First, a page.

A. S. Byatt Long Fiction Analysis
Beginning with Possession, the strong feminist strain in A. S. Byatt’s fiction began to emerge. To call her a feminist, however, is not to suppose that a doctrinaire view of women’s rights governs her fiction. On the contrary, many of Byatt’s feminists are conflicted about their politics and their relationships. For example, Maud Bailey in Possession finds that while there is much to be wary of in male behavior, she cannot do without Roland Mitchell, her scholarly collaborator. As much as Maud would like to achieve some distance between herself and Roland, their collaboration becomes a kind of marriage, an inevitable coinciding of interests that mirrors the feelings of their scholarly subjects, the poets Christabel La Motte and Randolph Henry Ash.
Just as strong a theme in Byatt’s fiction is her characters’ search for core values and religious truths, whether in the commune described in A Whistling Woman or in the harrowing séance that Ash attends in Possession. Ash is an amateur scientist who scoffs at spiritualism, and yet his minute, geological examination of his world is also, Byatt implies, a quest for the very stuff of existence, of the origins of creation and of life itself.
This novel is a tour-de-force treatment of contemporary biography, a narrative about two scholars, Mitchell and Bailey (and their rivals), in search of the true nature of the love between two Victorian poets, Ash and La Motte. The novel contains the notations from diaries, journals, letters, literary criticism, interviews—in short, all of the documents, competing scholarly interpretations, and apparatuses of modern academic inquiry. Byatt invents not only the poets but also their poems, surrounding them with what might be called the politics and procedure of biography, juxtaposing the different critical terminologies (from Freudian to feminist) of the twentieth century with nineteenth century verse forms and prose.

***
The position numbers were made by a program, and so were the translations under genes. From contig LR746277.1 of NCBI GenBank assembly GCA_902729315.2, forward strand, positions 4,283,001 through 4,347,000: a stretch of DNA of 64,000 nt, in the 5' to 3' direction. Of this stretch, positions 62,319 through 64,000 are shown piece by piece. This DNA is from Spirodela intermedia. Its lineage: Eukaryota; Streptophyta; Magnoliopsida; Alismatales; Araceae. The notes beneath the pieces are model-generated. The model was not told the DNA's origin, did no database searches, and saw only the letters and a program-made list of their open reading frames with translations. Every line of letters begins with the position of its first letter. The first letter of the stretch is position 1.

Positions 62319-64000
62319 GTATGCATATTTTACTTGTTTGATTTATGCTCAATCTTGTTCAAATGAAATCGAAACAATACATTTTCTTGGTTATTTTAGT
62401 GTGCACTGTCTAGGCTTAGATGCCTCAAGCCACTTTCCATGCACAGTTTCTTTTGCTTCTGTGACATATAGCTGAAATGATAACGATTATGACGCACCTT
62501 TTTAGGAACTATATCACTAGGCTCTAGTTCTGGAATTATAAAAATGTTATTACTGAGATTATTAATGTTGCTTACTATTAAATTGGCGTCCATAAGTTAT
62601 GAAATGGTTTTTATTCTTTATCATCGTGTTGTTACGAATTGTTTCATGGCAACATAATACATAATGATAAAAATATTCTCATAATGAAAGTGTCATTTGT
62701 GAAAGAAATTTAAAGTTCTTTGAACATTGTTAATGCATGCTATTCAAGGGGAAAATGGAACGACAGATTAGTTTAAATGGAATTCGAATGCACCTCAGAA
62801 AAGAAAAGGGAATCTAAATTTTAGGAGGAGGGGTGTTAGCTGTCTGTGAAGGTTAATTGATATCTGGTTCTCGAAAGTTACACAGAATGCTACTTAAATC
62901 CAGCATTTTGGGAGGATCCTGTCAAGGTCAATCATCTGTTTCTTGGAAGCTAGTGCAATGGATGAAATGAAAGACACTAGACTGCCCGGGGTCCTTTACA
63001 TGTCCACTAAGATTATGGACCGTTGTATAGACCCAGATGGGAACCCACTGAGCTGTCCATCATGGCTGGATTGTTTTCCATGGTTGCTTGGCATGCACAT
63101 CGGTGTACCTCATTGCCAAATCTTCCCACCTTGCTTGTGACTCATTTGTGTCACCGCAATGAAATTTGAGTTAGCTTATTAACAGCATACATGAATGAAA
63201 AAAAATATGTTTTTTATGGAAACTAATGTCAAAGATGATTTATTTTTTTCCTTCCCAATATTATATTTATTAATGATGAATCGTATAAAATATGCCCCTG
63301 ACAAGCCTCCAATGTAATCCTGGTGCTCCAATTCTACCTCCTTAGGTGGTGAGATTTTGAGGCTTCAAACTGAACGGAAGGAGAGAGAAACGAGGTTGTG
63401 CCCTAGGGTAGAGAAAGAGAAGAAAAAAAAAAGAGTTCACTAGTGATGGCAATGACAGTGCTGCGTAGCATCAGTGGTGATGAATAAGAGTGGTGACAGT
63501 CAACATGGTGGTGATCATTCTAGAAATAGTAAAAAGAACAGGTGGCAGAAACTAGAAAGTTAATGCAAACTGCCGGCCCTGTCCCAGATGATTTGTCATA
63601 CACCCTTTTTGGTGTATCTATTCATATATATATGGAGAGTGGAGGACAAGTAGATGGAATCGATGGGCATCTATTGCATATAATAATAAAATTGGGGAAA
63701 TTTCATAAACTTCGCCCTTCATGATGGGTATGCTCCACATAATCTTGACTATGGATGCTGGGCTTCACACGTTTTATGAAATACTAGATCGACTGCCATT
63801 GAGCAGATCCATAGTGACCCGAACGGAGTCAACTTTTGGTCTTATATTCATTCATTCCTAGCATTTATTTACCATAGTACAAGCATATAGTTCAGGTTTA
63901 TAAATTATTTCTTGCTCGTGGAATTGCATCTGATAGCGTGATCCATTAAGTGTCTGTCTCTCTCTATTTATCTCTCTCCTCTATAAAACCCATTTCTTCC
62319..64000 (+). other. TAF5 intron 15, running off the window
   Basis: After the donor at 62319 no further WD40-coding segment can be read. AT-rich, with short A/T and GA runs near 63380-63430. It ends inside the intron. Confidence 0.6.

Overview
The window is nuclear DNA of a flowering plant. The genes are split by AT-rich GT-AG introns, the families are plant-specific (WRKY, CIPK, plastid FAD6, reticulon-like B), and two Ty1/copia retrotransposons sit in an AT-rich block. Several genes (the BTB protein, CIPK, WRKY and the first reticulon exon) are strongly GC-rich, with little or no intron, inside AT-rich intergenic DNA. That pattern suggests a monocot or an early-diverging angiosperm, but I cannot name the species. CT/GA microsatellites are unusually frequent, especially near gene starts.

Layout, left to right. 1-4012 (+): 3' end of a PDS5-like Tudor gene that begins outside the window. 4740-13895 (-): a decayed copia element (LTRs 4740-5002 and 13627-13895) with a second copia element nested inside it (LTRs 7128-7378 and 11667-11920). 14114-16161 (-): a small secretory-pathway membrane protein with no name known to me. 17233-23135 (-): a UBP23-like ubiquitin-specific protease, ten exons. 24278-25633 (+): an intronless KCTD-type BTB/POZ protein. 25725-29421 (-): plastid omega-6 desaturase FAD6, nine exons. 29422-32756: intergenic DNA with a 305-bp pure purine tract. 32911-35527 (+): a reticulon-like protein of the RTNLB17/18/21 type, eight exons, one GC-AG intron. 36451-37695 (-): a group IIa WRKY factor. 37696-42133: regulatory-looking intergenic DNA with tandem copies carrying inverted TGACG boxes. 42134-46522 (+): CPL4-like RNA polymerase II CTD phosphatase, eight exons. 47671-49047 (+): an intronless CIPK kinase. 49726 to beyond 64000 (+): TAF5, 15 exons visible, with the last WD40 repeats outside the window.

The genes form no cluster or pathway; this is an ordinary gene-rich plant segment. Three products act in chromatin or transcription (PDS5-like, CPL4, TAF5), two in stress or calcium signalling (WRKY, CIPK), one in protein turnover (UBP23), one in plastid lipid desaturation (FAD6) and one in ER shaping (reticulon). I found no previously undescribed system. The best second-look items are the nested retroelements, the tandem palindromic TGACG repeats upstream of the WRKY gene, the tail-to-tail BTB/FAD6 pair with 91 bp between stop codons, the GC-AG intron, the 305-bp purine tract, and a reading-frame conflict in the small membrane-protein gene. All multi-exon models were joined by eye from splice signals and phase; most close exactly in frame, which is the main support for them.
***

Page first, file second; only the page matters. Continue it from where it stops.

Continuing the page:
Several critics have lauded Byatt’s invention of the correspondence between Ash and La Motte, which seems a perfect pastiche of Victorian prose. Even more striking is the beautiful poetry the novelist invents for these two figures. This dazzling counterpoint of past and present, of Ash and La Motte and Mitchell and Bailey, is reminiscent of other great works of historical fiction, such as William Faulkner’s Absalom, Absalom! (1936) and Sir Walter Scott’s Redgauntlet (1824). Like its predecessors, Possession conveys the aching desire to reclaim the past, which appears only in fragments (tantalizing documents) that have to be reimagined in the interpreters’ dialogue with each other.
The character Ash recalls in many respects Robert Browning, and La Motte recalls Christina Rossetti andEmily Dickinson. Like Browning, Ash shows a special affinity for understanding the sensibility of a female poet, one that like Dickinson is rather retiring and difficult to fathom, but also like Rossetti a creator of a poetic myth that endows her with a mystique that men find irresistible.
The novel’s title suggests various forms of possession: the way Ash seeks to possess La Motte; the possessiveness of Ash’s wife, Ellen; and the demonic possessiveness of Ash’s biographer, Mortimer Cropper, and of La Motte’s female partner,...
(The entire section is 1377 words.)